I agree with Louis’ second point about what companies need to do; and will add that the customer experience should be one for which the customer is at least partly responsible. Also that the experience of relationship should extend across many vendors in the same way, rather than working in isolation with each vendor. For example, I would like as a customer to experience changing my address with many vendors at once. No vendor working alone with one CRM system can deliver this experience. VRM is required for that, along with CRM systems that welcome simple and standard address-changing methods that work the same way across many different vendors.

I also agree with Louis’ bottom line: that vendors will have to be “focused on customer experience, empathy and intimacy.” And I believe this will require that customers welcome VRM tools when customers carry their own weight on their own sides of relationships.

Don Peppers writes,

One additional thought about the future of social media: Today, social media is funded by advertisers (the real “customers”), and provides a mechanism for giving them access to consumers. But this will almost certainly change as more and more social media services and platforms become open source. An open-source, community-developed platform for social interaction will unify consumers and customers, no?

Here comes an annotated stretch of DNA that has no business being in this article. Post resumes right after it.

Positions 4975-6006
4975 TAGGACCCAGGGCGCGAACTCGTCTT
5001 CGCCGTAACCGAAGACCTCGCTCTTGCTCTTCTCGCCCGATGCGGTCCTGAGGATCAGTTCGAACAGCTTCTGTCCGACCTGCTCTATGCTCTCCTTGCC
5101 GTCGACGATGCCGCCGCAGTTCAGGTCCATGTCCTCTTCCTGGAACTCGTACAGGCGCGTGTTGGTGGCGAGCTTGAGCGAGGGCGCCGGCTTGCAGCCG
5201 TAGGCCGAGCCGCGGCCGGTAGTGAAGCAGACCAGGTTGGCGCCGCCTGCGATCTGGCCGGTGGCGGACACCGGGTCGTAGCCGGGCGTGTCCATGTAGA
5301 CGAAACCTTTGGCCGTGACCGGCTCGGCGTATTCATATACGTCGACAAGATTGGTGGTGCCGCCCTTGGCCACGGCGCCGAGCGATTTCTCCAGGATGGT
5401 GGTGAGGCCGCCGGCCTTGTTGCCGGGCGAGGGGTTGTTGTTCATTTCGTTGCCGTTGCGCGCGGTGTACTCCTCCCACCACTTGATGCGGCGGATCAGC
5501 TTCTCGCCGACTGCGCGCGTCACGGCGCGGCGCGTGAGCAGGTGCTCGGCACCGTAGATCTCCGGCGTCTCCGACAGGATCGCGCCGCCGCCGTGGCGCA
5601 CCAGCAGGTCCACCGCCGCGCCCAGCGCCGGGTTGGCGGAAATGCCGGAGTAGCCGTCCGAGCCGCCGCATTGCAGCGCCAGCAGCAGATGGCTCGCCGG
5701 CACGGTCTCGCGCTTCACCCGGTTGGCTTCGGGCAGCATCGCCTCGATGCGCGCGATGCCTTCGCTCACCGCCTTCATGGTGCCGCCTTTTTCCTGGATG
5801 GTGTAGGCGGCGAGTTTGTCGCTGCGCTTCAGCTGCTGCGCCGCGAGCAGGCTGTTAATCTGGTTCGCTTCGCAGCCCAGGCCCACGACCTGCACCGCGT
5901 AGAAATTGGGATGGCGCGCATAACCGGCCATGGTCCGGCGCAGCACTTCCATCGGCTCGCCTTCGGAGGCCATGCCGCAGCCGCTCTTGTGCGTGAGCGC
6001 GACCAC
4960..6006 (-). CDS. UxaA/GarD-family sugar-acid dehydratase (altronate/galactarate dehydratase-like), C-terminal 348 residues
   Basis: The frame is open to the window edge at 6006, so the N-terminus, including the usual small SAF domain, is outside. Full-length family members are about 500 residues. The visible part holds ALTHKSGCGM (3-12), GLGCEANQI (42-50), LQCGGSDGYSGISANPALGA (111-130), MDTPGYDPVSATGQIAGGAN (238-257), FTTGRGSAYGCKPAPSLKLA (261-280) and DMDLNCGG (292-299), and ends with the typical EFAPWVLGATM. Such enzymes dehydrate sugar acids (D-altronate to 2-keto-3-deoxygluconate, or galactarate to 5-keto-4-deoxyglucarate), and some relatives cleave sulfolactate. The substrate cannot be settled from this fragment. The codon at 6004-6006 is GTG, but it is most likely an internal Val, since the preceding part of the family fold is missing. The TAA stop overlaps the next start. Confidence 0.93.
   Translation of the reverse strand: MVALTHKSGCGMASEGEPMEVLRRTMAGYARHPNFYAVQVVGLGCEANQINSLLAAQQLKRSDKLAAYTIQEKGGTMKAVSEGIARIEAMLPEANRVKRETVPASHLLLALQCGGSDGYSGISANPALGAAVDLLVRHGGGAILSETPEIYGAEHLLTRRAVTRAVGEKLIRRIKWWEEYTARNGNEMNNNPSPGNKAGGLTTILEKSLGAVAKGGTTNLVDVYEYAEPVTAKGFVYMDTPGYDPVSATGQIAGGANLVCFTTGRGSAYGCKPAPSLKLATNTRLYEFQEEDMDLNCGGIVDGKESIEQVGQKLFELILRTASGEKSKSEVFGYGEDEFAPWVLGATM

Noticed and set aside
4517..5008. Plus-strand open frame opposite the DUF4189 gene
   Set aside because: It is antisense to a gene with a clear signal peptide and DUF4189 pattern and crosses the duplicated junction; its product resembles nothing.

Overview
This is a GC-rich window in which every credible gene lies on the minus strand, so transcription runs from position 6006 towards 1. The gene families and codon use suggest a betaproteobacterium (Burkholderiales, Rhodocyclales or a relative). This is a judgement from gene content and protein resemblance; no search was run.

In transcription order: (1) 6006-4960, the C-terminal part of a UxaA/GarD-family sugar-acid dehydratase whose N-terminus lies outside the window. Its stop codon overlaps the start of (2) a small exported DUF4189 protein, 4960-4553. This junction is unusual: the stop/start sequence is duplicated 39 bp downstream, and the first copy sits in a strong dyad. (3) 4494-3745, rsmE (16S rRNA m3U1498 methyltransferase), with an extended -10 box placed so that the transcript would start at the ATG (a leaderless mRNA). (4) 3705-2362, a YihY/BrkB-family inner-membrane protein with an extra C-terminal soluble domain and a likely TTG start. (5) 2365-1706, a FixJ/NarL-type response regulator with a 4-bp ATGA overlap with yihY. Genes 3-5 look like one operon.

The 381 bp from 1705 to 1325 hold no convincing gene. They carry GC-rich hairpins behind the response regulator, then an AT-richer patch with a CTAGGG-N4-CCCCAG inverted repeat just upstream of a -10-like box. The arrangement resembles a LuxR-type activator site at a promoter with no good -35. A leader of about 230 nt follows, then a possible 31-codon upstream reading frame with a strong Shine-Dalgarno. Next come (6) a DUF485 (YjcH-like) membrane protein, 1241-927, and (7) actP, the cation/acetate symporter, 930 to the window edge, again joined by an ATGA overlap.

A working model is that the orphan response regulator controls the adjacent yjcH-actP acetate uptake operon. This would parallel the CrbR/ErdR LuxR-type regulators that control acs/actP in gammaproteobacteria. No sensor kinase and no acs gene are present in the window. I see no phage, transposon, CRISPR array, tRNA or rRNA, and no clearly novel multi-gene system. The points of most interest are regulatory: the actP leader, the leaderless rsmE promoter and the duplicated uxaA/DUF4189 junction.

When Twitter first appeared on the scene, for example, it took many months before the first commercial money began funding it. The consumers it served all worried that without some kind of external funding, the service might disappear. Sooner or later, we’ll find that IT and communications costs have become so low that very little, if any, commercial sponsorship will be required to sustain a genuinely consumer-oriented social media platform.

I believe we won’t get fully-developed one-to-one relationships (that link goes to the seminal work on the topic, buy Don Peppers and Martha Rogers) without significant contributions of code and standards from free and open source developers. You’ll find many in the roster of VRM developers and developments, but we need many more.

I also think we need to free ourselves from the knee-jerk belief that commercial sponsorship is the first-option business model for popular services on the Net. The successes of the Net, the Web, email, RSS and much else have long since disproven that belief.